Adam West is the Managing Editor for BadCredit.org, where he regularly coordinates with financial experts and industry movers and shakers to report the latest information, news, and advice on topics related to helping subprime borrowers achieve greater financial literacy and improved credit scores. Adam has more than a dozen years of editing, writing, and graphic design experience for award-winning print and online publications, and specializes in the areas of credit scores, subprime financial products and services, and financial education.


But just being on the safe side I did all my research to indeed prove I had never made this transaction, by getting my bank statements to have so that if for whatever reason Iam takin to court I have proof that there was never any deposit of this $300.00. No need to panick on my end other than the fact that some stranger has alot of my personal information. So now Iam going to take all the correct steps into protecting this and letting the proper people know whats happened.

Some reasons you might take a cash advance loan include the need to make emergency repairs to a car or home, cover unplanned medical expenses or pay for assistance with short-term needs that can't wait. Parents might seek cash advances to help cover back-to-school expenses when paychecks don't quite meet needs. Ultimately, though, once a cash advance is funded, the cash is yours to spend or save as you please. LendUp works to provide cash advance loan services that are simple to understand.


Your loan fees will be a flat, non-refundable fee of $0.49 per loan, plus $15.00 per $100.00 borrowed for the first $100.00 borrowed, $14.00 for $101.00 to $200.00, $13.00 for $201.00 to $300.00, $12.00 for $301.00 to $400.00, and $11.00 per every additional $100.00 borrowed. You agree to pay us a $25 NSF fee if there are insufficient funds in Your Bank account on the Payment Date.
Another consumer reported receiving an email explaining a “Final Legal Notice” on behalf of a parent company of Cash Advance, Inc. The email was from a man calling himself Robert Jones and disclosed a fictitious case number and payment amount. He allegedly threatened legal proceedings and told the consumer that attorney fees would accompany the amount owed if he did not hear back from the consumer.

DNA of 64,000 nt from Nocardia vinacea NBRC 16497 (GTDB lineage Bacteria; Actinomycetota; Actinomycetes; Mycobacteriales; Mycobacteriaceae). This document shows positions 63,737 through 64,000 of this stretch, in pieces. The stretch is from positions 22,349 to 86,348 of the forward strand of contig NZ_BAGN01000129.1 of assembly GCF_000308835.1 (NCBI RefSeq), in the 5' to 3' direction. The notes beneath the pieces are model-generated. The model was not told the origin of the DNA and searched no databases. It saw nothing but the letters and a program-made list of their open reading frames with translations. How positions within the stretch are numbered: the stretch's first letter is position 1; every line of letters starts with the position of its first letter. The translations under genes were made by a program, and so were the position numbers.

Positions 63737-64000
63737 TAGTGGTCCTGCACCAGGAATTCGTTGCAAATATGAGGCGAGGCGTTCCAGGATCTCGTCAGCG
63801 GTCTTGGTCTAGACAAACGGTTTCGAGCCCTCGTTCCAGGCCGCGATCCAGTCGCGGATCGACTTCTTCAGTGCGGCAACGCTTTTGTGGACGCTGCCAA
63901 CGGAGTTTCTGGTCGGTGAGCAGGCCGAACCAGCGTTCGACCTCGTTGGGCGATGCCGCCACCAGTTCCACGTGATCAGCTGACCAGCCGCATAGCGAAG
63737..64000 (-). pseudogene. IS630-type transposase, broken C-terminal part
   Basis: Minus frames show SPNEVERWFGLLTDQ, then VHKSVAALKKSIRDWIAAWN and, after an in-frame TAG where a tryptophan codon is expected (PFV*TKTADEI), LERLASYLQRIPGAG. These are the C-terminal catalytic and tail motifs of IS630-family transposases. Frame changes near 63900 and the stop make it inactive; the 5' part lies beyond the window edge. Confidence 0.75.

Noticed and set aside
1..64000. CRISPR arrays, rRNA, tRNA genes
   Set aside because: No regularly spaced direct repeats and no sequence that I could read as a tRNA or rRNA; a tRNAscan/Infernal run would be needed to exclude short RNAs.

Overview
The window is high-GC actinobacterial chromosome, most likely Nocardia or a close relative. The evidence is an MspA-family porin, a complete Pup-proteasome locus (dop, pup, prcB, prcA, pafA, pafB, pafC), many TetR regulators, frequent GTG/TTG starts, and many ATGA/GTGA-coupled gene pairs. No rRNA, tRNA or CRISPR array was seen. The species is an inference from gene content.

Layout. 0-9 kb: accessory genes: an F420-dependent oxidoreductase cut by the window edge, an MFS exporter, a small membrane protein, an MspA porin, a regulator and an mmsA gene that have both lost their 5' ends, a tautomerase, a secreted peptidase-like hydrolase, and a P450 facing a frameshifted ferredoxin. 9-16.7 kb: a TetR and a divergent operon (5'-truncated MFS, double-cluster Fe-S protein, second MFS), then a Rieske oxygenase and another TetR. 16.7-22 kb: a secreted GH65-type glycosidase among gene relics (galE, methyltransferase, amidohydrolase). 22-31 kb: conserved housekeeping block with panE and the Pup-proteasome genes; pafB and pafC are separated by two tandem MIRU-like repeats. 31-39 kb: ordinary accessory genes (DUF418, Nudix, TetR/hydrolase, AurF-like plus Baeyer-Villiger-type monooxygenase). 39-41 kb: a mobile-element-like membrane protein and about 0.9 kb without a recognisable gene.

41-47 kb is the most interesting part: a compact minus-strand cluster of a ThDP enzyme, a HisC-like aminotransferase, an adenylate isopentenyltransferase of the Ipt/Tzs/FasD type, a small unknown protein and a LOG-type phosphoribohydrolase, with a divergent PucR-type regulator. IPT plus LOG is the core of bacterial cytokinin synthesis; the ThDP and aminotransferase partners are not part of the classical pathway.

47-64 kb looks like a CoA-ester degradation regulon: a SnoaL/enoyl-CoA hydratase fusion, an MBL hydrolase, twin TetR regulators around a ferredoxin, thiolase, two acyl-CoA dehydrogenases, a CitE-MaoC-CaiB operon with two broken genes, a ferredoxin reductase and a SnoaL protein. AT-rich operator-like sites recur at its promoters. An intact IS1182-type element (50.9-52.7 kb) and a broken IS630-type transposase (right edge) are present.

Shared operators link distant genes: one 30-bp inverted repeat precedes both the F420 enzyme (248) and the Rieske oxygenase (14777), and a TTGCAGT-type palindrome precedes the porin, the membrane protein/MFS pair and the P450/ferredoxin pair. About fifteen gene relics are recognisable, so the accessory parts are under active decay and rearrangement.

So I was desperate for money, applied to a bunch of places and they was one of the few that sent a text saying I was approved, along with a phone call. Heavy Indian accent. They said I had to do a verification process in order to receive my funds. The process was that, they deposited say 600 bucks in my account one evening. The next day I sent it (morning time). Long story short the check bounced and now I'm in the hole a little over 600 bucks. I called them back with no hopes of getting my money back, 'cause I realized I was a sucker who was scammed and probably not a whole lot to do about it. They tried to tell me they'd make it right by doing the process again, and saying once I did it, I'd have 6000 bucks deposited in my account. ** scammers. Don't be a fool like I was. Sometimes waiting and thinking about better options is better than being vulnerable and accepting w.e. comes.
WARNING ABOUT FRAUD AND IDENTITY THEFT: Providing false information, including but not limited to the use of false or altered documents and the use of another person's identity other than your own (Identity Theft), is fraudulent and, in some cases, punishable by law. Allied Cash Advance Online reserves the right to report any and all information obtained in connection with a verified fraud attempt to local, state, or federal authorities including the Internet Crime Complaint Center, an FBI-NW3C partnership, for possible investigation and prosecution. For more information about the NW3C and the FBI, please visit www.ic3.gov.

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